Brakes screeched. Three Somali gunmen bounded from the truck and began screaming and shoving their AK-47s through the windows at me.

I didn’t have the language to explain that I hadn’t seen them, that I was photographing the fruit.

“Maya, Maya,” I said in Somali as they gestured that they would shoot. “No, no.”

I smiled, put up my hands and kept talking in English.

They didn’t shoot. I was lucky.

There but for the grace of God.

The thought flickers across my mind when I read stories of journalists, friends and colleagues killed covering conflict.

Liberia. Iraq. Somalia. Eritrea. Afghanistan. I got out alive.

Yes, journalists assume risks when they work in conflict zones. Injury. Disease.

Now assassination is a risk. Shoot the messenger.

It’s uncertain and under investigation whether the April 4 shooting was a random act of violence or a targeted killing. Both women were well known in Afghanistan for their years of reporting in the region.

Nearly 20 years to the day of Ilaria’s death, the Italian government is considering declassifying secret files related to the journalists’ deaths. It’s been suspected that the journalists were killed to prevent them revealing a high-level conspiracy to divert Italian aid to an organization trafficking in weapons and toxic waste, according to reports in the Italian press last month.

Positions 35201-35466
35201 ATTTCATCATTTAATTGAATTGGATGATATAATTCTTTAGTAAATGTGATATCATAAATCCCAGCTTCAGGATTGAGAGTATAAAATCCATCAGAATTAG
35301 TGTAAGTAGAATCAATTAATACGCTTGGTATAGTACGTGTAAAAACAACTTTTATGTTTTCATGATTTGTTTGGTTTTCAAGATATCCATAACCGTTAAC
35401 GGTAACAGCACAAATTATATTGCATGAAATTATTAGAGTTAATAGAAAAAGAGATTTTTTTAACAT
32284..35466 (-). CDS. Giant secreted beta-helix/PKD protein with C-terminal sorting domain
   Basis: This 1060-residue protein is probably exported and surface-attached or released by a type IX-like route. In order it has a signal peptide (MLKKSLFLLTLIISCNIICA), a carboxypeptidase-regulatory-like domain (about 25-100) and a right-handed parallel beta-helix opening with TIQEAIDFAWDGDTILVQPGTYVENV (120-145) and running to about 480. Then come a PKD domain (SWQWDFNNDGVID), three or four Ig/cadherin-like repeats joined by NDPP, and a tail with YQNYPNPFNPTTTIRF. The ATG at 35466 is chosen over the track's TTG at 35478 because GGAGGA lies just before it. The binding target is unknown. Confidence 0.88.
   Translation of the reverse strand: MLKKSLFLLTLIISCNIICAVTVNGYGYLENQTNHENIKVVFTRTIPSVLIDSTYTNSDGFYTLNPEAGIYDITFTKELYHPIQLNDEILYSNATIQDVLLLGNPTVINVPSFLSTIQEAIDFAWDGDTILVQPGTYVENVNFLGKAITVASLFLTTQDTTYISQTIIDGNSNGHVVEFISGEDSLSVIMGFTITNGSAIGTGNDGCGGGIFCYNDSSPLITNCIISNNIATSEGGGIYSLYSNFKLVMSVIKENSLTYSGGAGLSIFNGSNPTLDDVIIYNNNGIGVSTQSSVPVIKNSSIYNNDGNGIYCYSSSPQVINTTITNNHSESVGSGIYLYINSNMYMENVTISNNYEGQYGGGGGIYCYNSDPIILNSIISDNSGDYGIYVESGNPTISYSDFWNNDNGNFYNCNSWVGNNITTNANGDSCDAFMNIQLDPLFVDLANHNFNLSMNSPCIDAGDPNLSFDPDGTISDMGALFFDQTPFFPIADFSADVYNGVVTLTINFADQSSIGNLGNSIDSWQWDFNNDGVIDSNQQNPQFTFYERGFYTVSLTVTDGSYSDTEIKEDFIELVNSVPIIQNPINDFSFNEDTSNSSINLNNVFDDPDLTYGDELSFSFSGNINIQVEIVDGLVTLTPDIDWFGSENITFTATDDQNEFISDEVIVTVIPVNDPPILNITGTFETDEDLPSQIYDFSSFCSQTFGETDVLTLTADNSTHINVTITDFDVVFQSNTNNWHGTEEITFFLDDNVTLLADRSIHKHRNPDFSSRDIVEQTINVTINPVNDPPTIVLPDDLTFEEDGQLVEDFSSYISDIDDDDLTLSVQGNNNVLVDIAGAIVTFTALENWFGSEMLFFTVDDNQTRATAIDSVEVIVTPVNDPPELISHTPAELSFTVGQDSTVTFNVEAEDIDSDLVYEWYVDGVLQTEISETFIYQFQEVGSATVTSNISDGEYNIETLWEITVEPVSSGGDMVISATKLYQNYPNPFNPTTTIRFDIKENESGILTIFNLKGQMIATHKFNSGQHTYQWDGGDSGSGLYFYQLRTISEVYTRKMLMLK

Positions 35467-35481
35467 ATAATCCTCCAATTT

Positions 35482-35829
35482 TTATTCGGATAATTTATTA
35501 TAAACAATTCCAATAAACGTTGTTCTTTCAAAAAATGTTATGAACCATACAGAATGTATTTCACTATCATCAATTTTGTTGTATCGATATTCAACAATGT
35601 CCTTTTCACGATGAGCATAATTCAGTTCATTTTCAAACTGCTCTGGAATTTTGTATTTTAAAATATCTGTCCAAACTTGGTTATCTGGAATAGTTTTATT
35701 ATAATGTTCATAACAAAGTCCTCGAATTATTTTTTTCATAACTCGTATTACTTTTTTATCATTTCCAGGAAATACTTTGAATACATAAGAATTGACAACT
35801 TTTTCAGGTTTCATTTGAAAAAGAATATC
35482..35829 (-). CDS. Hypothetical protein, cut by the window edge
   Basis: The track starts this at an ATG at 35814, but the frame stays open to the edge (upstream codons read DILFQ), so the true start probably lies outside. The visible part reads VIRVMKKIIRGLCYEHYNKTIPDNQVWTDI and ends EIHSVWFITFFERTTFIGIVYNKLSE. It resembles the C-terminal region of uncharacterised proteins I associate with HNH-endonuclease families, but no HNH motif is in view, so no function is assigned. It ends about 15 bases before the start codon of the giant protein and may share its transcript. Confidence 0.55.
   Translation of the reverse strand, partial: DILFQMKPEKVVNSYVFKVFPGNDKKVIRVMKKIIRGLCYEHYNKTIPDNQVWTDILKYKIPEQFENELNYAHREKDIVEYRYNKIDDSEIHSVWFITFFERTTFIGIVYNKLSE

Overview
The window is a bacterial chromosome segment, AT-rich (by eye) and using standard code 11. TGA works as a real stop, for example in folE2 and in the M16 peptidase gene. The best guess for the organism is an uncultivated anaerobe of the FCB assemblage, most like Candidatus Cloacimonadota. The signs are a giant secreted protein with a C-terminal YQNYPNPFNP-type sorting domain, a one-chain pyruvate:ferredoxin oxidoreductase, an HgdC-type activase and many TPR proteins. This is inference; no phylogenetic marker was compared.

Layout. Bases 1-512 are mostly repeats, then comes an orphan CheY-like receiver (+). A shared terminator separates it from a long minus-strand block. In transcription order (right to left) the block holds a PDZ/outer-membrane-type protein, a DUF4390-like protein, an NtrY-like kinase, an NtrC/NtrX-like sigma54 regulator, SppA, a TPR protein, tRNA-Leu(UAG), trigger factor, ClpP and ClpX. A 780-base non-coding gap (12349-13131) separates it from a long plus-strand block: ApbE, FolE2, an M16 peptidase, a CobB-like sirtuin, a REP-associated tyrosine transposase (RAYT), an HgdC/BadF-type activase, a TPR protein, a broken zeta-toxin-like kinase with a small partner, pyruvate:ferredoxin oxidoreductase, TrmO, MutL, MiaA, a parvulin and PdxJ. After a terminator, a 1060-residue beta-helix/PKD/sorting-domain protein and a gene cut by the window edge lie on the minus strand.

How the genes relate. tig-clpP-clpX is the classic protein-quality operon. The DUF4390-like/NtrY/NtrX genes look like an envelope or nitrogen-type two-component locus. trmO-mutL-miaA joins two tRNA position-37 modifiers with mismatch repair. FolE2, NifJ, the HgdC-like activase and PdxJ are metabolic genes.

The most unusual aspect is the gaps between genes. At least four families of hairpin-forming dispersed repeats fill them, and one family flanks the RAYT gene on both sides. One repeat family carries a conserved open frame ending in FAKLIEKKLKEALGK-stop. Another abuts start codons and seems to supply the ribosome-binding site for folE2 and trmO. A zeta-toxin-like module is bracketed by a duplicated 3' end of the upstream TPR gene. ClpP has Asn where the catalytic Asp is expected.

The Committee to Protect Journalists posts a tally of the number of journalists killed each year. This year, 17 journalists have been killed as of April 14. In 2011, 47 journalists, including Chris Hondros and Tim Hetherington, were killed. In 1994, 66 journalists, including Ilaria and Mirvan, were killed.

In his remembrance of Anja, AP Director of Photography Santiago Lyon called her “a lighthouse guiding us to safety.”

I have always liked that photography comes from the Greek for “writing with light.” I think of all journalists—and particularly those who work in conflict zones—as writing with light. Bearing witness. Shining a light into dark places. Revealing the truth.

Last Saturday, I was driving back from a pie run to Westfield, N.Y. It was a sunny, warm day. I was thinking about this column. Remembering Anja, Chris and Ilaria.

The CD deck switched to a Mavis Staples’ CD, “We’ll Never Turn Back.”

This little light of mine, I’m gonna let it shine.

I rolled down my window and turned up the sound. I sang along with the phrases that resonated. For my friends who’ve died. For the journalists who continue to shine their light.

The road is dark. The way was long….

Don’t give up. Don’t back down. Don’t let the liar turn you round.